HOA Pool Accident Lawyers
Call (800) 863-5312 to Speak with hoa pool accident attorneys
Many people love spending time at their local or community pool during hot, summer days. However, each year, thousands of people nationwide suffer injuries or accidents in pools. Drownings or near-drownings can be devastating and can destroy the lives of families, causing emotional trauma and financial strain.
The Centers for Disease Control and Prevention (CDC) ranks drowning as the fifth leading cause of unintentional injury death in the United States and the number one accidental cause of death for children between the ages of one and four. A pool accident lawyer can help if you have been injured at your homeowner’s association (HOA) pool.
If you or a loved one has been injured in pool accident, call Zinda Law Group at (800) 863-5312 for a 100% free case evaluation. With law offices located in many states nationwide, we can find a personal injury lawyer near you.
do i need a personal injury attorney?
Many pool injuries occur within gated communities or condominium complexes where an HOA is present. When an accident happens on a property where there is an HOA, the homeowner’s association is usually responsible; HOA’s have a duty to oversee and maintain the safety of their community, including any community pools. You may want a personal injury attorney if you have been injured as a result of the HOA’s negligence or due to premises liability.
Swimming pools can be a huge liability to HOA’s because of the requirement to maintain the premises. HOA’s may be responsible for injuries such as slip and falls, concussions, broken bones, water inhalation, traumatic brain injuries, and drownings. You may have a personal injury claim if one or more of the scenarios below occur.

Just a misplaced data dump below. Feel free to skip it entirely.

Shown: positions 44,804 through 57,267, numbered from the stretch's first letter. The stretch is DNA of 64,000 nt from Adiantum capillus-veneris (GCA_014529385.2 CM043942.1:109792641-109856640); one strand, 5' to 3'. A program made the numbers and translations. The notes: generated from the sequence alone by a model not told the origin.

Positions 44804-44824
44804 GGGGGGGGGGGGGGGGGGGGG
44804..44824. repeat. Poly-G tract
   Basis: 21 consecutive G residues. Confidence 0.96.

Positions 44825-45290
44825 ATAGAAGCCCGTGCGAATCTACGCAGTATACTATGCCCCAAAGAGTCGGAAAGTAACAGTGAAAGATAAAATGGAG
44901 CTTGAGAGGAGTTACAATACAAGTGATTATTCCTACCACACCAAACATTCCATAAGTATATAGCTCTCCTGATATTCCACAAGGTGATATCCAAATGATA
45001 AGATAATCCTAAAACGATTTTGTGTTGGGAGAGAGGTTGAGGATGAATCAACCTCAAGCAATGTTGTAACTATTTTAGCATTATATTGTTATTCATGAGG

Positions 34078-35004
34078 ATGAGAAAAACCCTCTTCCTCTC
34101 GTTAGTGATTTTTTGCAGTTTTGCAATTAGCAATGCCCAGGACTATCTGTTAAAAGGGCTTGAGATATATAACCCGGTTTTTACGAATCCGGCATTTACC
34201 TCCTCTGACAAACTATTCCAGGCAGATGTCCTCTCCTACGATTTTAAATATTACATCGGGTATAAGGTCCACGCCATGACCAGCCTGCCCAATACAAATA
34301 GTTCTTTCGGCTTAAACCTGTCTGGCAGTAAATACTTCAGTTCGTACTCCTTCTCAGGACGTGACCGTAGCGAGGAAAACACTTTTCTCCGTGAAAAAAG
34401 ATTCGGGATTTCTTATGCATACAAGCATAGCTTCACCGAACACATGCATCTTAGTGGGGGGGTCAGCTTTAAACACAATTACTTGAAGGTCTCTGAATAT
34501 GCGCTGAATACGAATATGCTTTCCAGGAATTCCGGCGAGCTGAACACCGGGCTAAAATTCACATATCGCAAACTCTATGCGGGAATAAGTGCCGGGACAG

Generally, you will have a strong basis for a personal injury case if you were injured due to the negligence of another; negligence is a legal theory that means someone failed to act as a reasonable person under the circumstances and caused you injury. You will need to prove all four elements of negligence in order to be successful in your claim for damages. The four main elements are:
- 1. There is a duty owed to you by another person.
- 2. That duty was breached.
- 3. The breach caused your injuries.
- 4. You suffered damages.
For example, an HOA likely has a duty to maintain the pool in a way that ensures the safety of all guests. If the HOA fails to make repairs, fails to hire appropriate staff such as lifeguards, or fails to post clear signs warning of dangers such as pool depths or that no lifeguards are on duty, there is likely a breach of a duty.
Alternatively, you may be able to pursue a personal injury claim against the HOA based on a premises liability theory. Premises liability laws protect victims who are injured on the property of another. Property owners, managers, or business operators who are in possession of a property have a legal duty to maintain the safety of the property.
Property owners may be liable for unsafe conditions that are nonobvious and are not warned against. They also have a duty to reasonably inspect the property for safety if guests are invited onto the property, such as a community pool. An HOA pool should be maintained and regularly inspected to ensure that guests enjoying the pool are safe from harm.
Attractive nuisance applies when a child is lured onto the property by an “attractive nuisance,” but is not explicitly invited onto the property. An attractive nuisance can be anything that entices a child onto a property; swimming pools are a common attractive nuisance for children because they are fun to play in. Swimming pools are a dangerous attractive nuisance because a child usually does not have the ability to appreciate the dangers associated with water.
HOA’s should be aware of this danger and anticipate children trying to enter the pool when they are not allowed so that they can take steps to prevent it. For instance, HOA pool owners should ensure that a fence surrounds the entirety of the pool with a self-locking or self-closing gate; the fence should have vertical bars to make climbing over them more difficult, and pool furniture should be put away and moved away from the pool fence to prevent the possibility of children climbing over it.